Two things spared me from being raped: I'd had two years of training in aikido and basic self-defense at that point and I was also wearing leather boots with hard, pointy heels. When the attacker closest to me shifted his grip on my arm to try and force me to touch him, I hit him in the nose with my elbow, then raked one my heels against the shin of the attacker immediately adjoining the first. It wasn't pretty, but it was enough to get them to drop me so I could run away.

**End trigger content**

So, even with that history, of being part of the infamous 1 in 6 statistic, I will be going to PAX East 2014. 

Holy crap...why? Why would you go? 

Short answer: because if I don't go, if I don't make an active effort to combat those who do embrace misogyny, then I'm letting PAX become a cesspool of hate. This, in turn, is effectively allowing the culture that I love and fundamentally identify with to be undermined and thus hasten its decay. I won't stand for that.

Longer answer: MC Frontalot composed this brilliant post about his stance on this matter and why he, too, will be attending PAX in the future despite being hurt and disappointed by these recent events. PAX is not just about Gabe and Tycho. It's not just about dickwolves and the uglier side of our community. It's about nerds coming together, feeling accepted, and having fun. It's a place where developers can make critical business connections and garner feedback from us, the players, so the gaming industry can move forward. Those are beautiful things. Those are things worth saving. If we run from PAX, we surrender it to the worst elements in our ranks and become accomplices in its destruction. We cannot let that happen.

Bruhaha #2: DC seems, for reasons that defy logic, overly eager to become the EA of comics. On Wednesday, Batwoman co-authors J.H. Williams and W. Haden Blackman announced they would be leaving the comic after issue number 26 is released in December. The duo cited a number of 'creative differences' with DC that prompted their departure from the Batwoman title, the most cited of which seemed to be that DC refused to allow Kate Kane (mundane alter-ego of Batwoman) to marry her long-time girlfriend Maggie Sawyer. This has been spun into a whole lot of "DC is homophobic!" over the past few days.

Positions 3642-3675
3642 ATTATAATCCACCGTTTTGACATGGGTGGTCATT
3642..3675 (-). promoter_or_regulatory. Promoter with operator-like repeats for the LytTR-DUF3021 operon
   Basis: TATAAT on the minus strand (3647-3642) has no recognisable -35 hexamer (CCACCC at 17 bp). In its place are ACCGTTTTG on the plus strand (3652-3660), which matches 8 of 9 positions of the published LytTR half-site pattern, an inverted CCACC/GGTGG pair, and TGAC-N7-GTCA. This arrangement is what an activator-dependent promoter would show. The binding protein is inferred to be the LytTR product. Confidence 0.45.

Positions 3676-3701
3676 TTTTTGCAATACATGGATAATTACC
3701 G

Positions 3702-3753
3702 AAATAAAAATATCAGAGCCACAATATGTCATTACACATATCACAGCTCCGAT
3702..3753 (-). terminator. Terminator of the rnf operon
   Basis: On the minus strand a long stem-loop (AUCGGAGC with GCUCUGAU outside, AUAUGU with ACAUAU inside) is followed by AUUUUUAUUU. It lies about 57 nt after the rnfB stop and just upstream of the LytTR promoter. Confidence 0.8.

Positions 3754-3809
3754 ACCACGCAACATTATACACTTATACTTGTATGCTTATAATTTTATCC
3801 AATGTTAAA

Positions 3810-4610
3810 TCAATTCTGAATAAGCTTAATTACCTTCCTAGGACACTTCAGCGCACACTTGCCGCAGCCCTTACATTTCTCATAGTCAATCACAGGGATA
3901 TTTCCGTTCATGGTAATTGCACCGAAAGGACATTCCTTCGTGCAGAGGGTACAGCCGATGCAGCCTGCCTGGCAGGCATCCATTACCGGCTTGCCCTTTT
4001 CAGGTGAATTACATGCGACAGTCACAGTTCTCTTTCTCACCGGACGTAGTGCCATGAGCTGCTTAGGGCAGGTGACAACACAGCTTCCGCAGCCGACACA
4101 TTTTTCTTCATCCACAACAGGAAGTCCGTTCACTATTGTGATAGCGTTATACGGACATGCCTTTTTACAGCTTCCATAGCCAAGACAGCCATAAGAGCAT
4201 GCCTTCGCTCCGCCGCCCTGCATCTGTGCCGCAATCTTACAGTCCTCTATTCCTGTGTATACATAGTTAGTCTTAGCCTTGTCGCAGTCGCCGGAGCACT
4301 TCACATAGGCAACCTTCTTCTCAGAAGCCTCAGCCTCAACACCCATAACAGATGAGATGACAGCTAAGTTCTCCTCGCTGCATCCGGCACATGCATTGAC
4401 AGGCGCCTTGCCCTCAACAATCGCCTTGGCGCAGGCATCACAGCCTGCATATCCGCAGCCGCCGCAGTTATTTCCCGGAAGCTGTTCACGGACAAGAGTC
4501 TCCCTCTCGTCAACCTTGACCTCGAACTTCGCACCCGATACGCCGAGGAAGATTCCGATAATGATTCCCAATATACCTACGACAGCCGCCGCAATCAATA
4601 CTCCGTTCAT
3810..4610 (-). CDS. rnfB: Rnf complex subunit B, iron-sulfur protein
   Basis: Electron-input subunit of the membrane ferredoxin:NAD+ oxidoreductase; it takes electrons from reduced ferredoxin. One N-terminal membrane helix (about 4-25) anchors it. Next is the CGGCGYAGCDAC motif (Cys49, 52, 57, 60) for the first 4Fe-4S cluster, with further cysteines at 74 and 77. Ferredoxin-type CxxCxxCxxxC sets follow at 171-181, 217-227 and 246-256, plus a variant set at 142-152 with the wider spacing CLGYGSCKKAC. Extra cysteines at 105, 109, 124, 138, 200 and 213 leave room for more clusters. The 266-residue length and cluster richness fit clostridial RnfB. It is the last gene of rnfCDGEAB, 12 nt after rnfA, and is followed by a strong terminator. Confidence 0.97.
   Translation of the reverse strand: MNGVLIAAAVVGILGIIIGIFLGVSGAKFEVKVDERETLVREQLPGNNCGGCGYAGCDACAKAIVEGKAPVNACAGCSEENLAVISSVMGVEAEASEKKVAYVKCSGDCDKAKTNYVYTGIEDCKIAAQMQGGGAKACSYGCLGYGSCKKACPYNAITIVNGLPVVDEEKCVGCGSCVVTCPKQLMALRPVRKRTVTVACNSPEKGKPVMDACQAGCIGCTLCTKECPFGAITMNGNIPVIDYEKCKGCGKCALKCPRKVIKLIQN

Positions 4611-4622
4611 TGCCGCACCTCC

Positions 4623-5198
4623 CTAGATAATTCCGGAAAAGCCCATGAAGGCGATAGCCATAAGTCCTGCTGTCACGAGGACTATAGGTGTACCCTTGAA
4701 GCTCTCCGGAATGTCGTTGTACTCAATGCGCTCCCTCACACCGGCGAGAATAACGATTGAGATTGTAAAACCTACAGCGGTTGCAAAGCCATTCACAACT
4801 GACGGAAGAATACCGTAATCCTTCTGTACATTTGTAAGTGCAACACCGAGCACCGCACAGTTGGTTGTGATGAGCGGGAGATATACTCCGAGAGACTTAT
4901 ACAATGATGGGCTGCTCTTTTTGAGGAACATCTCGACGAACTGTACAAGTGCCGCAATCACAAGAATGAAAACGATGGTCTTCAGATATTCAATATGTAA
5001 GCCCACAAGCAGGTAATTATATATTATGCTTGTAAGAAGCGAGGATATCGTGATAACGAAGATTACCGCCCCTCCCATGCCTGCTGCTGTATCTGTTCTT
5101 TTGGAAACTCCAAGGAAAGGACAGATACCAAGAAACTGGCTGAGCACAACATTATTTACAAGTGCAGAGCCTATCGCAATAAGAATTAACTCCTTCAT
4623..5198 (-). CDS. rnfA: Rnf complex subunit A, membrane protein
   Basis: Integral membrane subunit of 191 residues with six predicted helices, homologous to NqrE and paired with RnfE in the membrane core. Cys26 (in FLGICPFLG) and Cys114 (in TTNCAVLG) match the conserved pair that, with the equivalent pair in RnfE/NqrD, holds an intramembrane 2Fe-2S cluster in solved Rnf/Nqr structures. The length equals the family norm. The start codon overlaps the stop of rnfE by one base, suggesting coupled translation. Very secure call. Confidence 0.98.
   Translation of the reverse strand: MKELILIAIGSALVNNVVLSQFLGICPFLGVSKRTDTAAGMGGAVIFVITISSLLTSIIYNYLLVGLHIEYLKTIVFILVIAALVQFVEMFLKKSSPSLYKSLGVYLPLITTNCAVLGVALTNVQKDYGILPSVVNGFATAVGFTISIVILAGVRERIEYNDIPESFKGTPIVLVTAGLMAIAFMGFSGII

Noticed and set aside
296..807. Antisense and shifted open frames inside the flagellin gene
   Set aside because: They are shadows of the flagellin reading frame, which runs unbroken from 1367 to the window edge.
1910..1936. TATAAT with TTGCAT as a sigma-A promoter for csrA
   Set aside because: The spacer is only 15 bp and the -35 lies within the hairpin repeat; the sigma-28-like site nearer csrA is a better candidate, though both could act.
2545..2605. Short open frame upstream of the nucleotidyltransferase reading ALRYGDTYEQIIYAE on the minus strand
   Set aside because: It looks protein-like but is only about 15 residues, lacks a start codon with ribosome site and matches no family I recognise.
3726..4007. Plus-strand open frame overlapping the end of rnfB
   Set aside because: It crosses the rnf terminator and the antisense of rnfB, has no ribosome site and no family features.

Here's the thing, DC isn't necessarily against gay marriage (though it hasn't been supportive either), both authors conceded that the issue did not factor at all into their decision, it's just against marriage as an institution. In DC's eyes, marriage is approximately equivalent to death, so they avoid including it in their storyarcs at all costs. This distinction, however, is both lost to public opinion at this point and doesn't paint DC in a flattering light. It just makes you shake your head, as DC had, quite frankly, a golden opportunity to present themselves as highly inclusive and be rid of any rumors that they were capitulating to the whims of famed homophobe/crazy person Orson Scott Card (who is working on the new Superman series). Instead they chose to adhere to their outdated, backward paradigm. 


As if that didn't cause you to facepalm and reconsider future purchases of DC titles, on Friday the publisher put forth this drawing contest appealing to artists hoping to break into the comics industry. All contestants need to do is draw Harley Quinn naked in a bathtub about to commit suicide. Yes, you read that right.

Many nerdy properties of various media have a long, unsettling history of treating their female subjects as disposable. Violence against women, specifically suicide, has been romanticized time and again both within and outside of geekdom. True, the acts detailed as requisite for the drawing contest are well within the standard purview of Harley Quinn, who herself is a member of the Suicide Squad, but the combination of the hypersexualization of Harley's impending death on the eve of National Suicide Prevention Week (this upcoming week) with the news concerning the Batwoman series just makes DC look damned near evil. Argh. Why DC? Why? You are arguably the epitome of corporate insensitivity.

However, we can take meaningful action on this matter as well. If you'd like to contribute to the efforts to support National Suicide Prevention Week, I recommend heading over to PostSecret and looking into their work with IMAlive/Hopeline. You can also visit the International Suicide Prevention Wiki to see what's being done near you and how you can help.

Here's to making this next week better than the last one guys. We can, and we will.